This past Shabbat I was invited by a close friend to join him on his hilltop, which has just two caravans, for a one of a kind Shabbat experience. That it was. The only official item on my agenda for this past Shabbat: sleep. The one thing I did the least of this past Shabbat: sleep. Somehow, I feel more rested than ever.

After arriving at the town of Elon More via Tremps (hitchhiking), my friend picked me up and we rode out of the isolated town, to his even more seemingly isolated hilltop abode. Before Shabbat set in we were the only two around. Aside from the 220 sheep, 3 chickens and 3 guard dogs, of course. The views were unparalleled, the animals were prating, the shower water was carrying an electric current and I was ready for Shabbat.

We davened, just the two of us, facing Har Grizim(Har Bracha today) and Har Eval, the mountains mentioned in the Torah as the Mount of Blessings and the Mount of Curses. On one of the surrounding hilltops resides the beautiful neighborhood of Itamar, where the Fogel Family was brutally murdered in their sleep. Down in the valley sits Shechem (a.k.a. Nablus) and its surrounding villages. While davening the Friday night Tefilot (prayers) to the uplifting tunes of Rav Carlebach, we both couldn’t help but realize what we are doing here and what we are praying for.

The land laid out in front of us was not only enriched with physical beauty, but had the beauty of our history ingrained in every tree, every blade of grass, every rock and all of the discovered historic artifacts along with those which have yet to be discovered.

As we sat down to eat the Friday night meal, two army jeeps pulled up with the second highest commanding officer of the district along with seven other soldiers who were just coming to check on us and say, “Shabbat shalom.” We invited them in for Kiddush, they each covered their heads instinctively and shouted “l’Chaim” and “Amen” at the appropriate times, and we then bade them farewell with a few words of Torah and many of praise and thanks for their service. After enjoying a hearty meal, a few of the guys studying at the yeshiva a half-hour walk away, showed up to relieve us of guard duty for the night so we could get a few hours sleep, as someone always has to be awake, alert and manning the cameras there.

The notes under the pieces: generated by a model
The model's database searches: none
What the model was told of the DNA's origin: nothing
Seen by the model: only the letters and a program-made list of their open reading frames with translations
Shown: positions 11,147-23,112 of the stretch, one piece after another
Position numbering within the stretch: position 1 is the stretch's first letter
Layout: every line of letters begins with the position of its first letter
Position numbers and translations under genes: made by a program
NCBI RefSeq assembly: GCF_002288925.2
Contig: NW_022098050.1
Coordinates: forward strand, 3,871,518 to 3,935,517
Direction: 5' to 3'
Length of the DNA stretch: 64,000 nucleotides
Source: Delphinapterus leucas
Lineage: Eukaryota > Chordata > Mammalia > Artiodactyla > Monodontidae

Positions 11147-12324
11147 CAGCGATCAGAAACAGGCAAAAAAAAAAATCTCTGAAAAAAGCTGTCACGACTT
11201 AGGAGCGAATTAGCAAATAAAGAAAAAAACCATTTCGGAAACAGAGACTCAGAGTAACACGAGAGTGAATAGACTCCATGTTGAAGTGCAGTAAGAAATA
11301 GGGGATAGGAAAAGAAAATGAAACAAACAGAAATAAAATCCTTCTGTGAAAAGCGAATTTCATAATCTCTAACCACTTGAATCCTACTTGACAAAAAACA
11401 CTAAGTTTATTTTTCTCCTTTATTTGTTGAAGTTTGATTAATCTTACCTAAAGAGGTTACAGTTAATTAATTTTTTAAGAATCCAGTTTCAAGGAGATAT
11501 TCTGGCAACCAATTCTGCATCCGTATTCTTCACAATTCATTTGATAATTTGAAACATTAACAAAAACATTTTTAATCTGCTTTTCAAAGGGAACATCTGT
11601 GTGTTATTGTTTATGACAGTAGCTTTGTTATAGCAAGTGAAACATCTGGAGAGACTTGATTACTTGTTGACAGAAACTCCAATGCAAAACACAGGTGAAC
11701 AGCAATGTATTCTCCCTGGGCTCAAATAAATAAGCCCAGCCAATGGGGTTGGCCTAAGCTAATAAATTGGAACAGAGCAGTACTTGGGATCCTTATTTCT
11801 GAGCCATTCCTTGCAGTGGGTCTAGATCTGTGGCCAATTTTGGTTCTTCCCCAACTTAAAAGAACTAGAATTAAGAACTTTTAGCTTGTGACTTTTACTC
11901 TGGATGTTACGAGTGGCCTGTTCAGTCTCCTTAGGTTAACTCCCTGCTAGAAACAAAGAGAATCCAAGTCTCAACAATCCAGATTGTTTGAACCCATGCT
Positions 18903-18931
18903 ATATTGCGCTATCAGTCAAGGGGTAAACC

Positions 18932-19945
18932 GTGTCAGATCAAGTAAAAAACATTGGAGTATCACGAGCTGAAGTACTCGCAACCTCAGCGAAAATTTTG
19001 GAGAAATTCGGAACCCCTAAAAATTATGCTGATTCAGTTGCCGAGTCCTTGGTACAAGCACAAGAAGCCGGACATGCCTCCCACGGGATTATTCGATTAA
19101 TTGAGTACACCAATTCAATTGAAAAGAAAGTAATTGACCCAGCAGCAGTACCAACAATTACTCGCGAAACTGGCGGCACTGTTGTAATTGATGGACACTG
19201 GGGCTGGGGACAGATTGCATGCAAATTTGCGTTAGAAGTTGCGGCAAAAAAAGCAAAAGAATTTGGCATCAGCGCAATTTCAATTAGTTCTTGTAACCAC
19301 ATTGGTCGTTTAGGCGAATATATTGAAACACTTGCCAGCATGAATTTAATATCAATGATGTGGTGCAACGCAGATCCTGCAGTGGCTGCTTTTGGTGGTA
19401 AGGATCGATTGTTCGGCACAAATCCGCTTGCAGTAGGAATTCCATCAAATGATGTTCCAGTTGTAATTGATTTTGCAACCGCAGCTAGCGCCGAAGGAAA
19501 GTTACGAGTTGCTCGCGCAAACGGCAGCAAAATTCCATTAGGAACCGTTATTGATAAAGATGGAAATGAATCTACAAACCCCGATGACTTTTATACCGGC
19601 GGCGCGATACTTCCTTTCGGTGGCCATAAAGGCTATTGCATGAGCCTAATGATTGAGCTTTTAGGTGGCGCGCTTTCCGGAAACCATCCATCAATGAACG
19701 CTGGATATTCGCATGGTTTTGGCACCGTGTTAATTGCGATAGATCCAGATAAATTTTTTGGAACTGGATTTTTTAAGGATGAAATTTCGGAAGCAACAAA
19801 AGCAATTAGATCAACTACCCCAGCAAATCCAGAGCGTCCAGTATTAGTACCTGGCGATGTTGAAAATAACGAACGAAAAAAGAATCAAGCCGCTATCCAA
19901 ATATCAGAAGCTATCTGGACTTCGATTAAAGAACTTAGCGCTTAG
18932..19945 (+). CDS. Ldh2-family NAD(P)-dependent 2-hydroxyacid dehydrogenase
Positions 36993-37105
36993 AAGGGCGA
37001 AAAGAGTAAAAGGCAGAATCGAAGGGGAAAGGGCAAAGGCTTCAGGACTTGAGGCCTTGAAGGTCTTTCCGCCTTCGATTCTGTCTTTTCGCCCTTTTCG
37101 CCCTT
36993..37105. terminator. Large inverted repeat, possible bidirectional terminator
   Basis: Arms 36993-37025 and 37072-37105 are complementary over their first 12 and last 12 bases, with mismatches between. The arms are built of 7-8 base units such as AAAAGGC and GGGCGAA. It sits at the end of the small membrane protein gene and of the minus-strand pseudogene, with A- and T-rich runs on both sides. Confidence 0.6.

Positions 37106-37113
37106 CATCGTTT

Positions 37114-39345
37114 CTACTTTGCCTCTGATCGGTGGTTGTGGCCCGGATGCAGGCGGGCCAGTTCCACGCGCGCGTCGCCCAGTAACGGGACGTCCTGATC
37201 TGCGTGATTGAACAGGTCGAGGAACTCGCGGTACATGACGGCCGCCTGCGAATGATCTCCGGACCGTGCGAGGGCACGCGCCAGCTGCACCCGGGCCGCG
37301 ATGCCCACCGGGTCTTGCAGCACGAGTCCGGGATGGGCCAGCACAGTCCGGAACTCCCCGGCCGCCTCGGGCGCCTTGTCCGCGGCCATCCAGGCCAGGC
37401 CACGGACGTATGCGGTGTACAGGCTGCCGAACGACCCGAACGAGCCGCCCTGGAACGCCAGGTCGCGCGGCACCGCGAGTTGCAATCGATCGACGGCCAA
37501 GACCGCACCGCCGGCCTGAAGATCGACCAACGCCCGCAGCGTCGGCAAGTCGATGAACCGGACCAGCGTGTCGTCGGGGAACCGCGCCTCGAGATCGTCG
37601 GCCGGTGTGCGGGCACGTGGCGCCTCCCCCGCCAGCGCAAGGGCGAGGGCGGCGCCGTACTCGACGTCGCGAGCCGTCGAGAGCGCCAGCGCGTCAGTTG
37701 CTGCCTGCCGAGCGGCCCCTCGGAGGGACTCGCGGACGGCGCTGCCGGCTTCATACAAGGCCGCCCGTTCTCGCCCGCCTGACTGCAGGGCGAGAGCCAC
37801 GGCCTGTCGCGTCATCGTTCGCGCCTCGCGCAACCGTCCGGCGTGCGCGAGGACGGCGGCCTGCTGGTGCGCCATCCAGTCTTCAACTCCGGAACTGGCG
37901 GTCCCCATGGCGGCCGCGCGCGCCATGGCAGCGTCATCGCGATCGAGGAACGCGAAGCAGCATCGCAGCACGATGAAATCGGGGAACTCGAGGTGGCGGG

Before going to sleep we ate, drank and sang with these young guys, and I was shockingly not disturbed when I learned that we would only have five hours before having to wake up for Shacharit (the morning prayers) at sunrise. This isolated hilltop was far from being isolated when I woke up to a group of 20 men and children who had all walked 30-45 minutes just to show solidarity and express their support of the ideology which is heavily present there.

When the question of being nervous about local Arabs attacking or stealing from the small hilltop community arose, I was told that not only does the army protect the area, but the Jewish presence alone has served as the ultimate preventative measure. The officer who visited us asked in a declarative voice, “There’s no such thing as this community ever being left alone without someone watching over her, right?!” I learned that it’s the civilians keeping to their routine and living strong, which has prevented attacks on the fence-less area to date.

Having hitchhiked down Highway 60 to arrive to Elon More via Hawara on Friday, which is where many of the potentially lethal rock-throwing attacks take place, I was interested in hearing the perspective of the men, women and children who brave that road on a daily basis. My friend recounted a story, “I saw a car with a smashed windshield and asked the owner if that was the result of a rock-throwing in Hawara. The car owner replied ‘Actually the attack happened in Jerusalem.'”

The sacrifice, unity, expression of ideals, faith in God and mankind, pride in living in accordance with personal beliefs and sheer beauty I saw and internalized this past weekend have served as the ultimate reminders: This is my nation, and this is our land. Always has been and always will be.